by Paula Bosse
People seem to expect stories about painfully wealthy Texans to have larger-than-life outrageous elements. The April 5, 1948 issue of Life magazine devoted several pages to the Southwest’s “New Crop of Super Rich.” The photo showing Col. and Mrs. H. E. Russell at their Preston Hollow home appeared with the following caption:
New Rolls-Royce (price $19,500) was bought by Colonel Henry Russell of Dallas as a birthday present for his wife. She liked it because “it goes with my blue hat.” The Russells claim they are just “camping out” in their house, plan to turn it over to the servants and build a bigger one for themselves as soon as they get around to it.
One can only hope this was just gross exaggeration. Or a misinterpreted joke. Or just amusing fiction. Because if not … yikes.
Henry and Alla Russell had not been in Dallas very long when they took possession of their fabulous Rolls Royce — a Silver Wraith. When production of this model was announced in 1946, it was described as “the world’s most expensive automobile.” The Russell’s purchase made local news, with this blurb appearing in The Dallas Morning News on Feb. 12, 1948:
Col. and Mrs. H. E. Russell, 4606 Park Lane, have taken delivery on their new Rolls-Royce. Known as the Silver Wraith model, the silver and blue car features a bar, vanity and other luxuries. The price? $19,274. Dealers S. H. Lynch & Co. said the car was the first Rolls-Royce sold in the Southwest.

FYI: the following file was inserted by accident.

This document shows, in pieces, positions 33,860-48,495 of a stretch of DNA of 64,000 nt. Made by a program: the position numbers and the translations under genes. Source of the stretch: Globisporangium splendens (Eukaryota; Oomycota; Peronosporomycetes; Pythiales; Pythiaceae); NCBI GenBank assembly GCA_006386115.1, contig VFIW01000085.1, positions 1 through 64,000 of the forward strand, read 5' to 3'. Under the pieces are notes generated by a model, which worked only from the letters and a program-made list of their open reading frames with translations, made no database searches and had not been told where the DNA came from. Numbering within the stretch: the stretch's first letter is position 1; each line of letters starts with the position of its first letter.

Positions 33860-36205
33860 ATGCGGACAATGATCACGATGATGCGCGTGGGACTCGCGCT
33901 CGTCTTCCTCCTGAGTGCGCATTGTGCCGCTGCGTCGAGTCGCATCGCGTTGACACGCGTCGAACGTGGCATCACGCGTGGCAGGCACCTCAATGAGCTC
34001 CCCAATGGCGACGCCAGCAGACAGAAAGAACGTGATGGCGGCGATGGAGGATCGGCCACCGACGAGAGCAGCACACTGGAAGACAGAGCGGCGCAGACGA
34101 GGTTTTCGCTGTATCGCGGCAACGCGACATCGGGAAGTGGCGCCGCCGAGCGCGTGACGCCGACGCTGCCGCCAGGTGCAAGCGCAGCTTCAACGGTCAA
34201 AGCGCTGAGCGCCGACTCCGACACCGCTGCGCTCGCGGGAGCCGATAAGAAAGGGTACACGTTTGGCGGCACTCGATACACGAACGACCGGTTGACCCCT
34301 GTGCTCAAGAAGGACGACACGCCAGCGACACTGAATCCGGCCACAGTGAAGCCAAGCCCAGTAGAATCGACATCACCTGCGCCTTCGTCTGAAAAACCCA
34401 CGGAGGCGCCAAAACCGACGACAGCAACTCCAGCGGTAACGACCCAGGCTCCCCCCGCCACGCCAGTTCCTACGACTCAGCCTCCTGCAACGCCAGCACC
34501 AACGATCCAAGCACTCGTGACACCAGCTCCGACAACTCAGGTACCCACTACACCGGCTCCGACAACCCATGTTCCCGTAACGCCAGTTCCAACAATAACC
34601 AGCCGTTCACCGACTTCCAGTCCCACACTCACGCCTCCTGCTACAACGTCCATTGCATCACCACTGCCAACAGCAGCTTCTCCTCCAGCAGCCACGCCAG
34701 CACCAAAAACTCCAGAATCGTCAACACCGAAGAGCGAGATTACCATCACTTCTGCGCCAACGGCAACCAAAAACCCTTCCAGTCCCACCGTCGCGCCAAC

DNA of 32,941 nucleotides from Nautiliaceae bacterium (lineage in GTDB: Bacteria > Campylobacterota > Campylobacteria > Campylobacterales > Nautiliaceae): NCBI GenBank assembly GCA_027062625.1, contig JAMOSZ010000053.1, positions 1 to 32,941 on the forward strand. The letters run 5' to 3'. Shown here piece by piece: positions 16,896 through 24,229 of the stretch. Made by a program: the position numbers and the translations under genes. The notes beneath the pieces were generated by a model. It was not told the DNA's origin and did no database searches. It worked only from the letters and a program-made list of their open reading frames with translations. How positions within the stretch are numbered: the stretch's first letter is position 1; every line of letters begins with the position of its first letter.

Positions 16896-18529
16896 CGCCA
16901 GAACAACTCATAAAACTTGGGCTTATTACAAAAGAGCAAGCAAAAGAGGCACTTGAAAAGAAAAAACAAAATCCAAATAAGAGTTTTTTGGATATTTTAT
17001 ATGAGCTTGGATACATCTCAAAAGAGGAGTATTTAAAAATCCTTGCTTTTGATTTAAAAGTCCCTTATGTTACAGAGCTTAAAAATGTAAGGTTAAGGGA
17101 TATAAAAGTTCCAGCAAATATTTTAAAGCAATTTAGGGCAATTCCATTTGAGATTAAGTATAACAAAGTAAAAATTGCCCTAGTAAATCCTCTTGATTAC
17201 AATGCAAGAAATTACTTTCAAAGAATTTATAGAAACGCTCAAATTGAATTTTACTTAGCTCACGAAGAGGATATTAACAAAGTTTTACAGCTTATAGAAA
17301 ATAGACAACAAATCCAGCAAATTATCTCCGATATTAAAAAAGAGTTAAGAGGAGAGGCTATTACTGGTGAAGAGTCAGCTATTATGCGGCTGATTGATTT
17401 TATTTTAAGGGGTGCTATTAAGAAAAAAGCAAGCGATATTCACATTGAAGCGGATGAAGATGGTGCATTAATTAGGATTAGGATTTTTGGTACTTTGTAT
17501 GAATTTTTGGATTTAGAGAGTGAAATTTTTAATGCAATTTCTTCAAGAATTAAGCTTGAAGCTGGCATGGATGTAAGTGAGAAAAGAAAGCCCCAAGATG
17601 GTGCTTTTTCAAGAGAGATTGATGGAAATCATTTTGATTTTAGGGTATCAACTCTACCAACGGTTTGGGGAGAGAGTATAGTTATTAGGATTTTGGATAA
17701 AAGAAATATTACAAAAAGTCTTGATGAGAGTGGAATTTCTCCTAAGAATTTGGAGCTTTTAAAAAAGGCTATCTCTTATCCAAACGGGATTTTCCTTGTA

That postwar price would be the equivalent in today’s money of about $200,000. In a 1956 Dallas Morning News article, Frank X. Tolbert wrote that Col. Russell “is still driving his ’48 model, and it’s the only one we ever see around town although there may be one or two more” (DMN, “Rolls-Royce Hard To Find in State,” Nov. 15, 1956).
There had been Rolls Royces in Dallas before 1948, but according to S. H. Lynch — the Dallas dealer of imported British vehicles including Jaguars, Bentleys, MGs, Morris Minors, and James motorcycles (as well as other high-ticket British items such as English china) — he had sold only five or six of the prestigious automobiles while he had the dealership, and that only that first one bought by the Russells had stayed in Dallas.
In 1948, S. H. Lynch (located at 2106 Pacific, at Olive) was one of only three Rolls dealerships in the county, the others being in New York and Los Angeles. In postwar Britain, American dollars were in such demand that a Rolls spokesman said that at least 75% of his company’s production was earmarked for the U.S. — American orders would take priority over their U.K. counterparts.
Even though a Roller’s always going to wow the hoi polloi, it wasn’t always easy to find a trained mechanic, as Roy Lee discovered:
We all have our bad days, I suppose.
Sources & Notes
The two photos of the Russells are from the Life magazine article “Southwest Has a New Crop of Super Rich” (the top photo was not published).
Col. Russell, an Army veteran of both world wars, appears to have been retired by the time he got to Dallas. The only clue to the source of what must have been fabulous wealth was the final line in the obituary of Mrs. Russell, which noted that he was the son (or possibly the grandson) of the founder of the Russwin Lock Co. Mrs. Russell died in a massive fire which destroyed the large Park Lane house in January, 1976; the colonel died about 15 years earlier, in New York.
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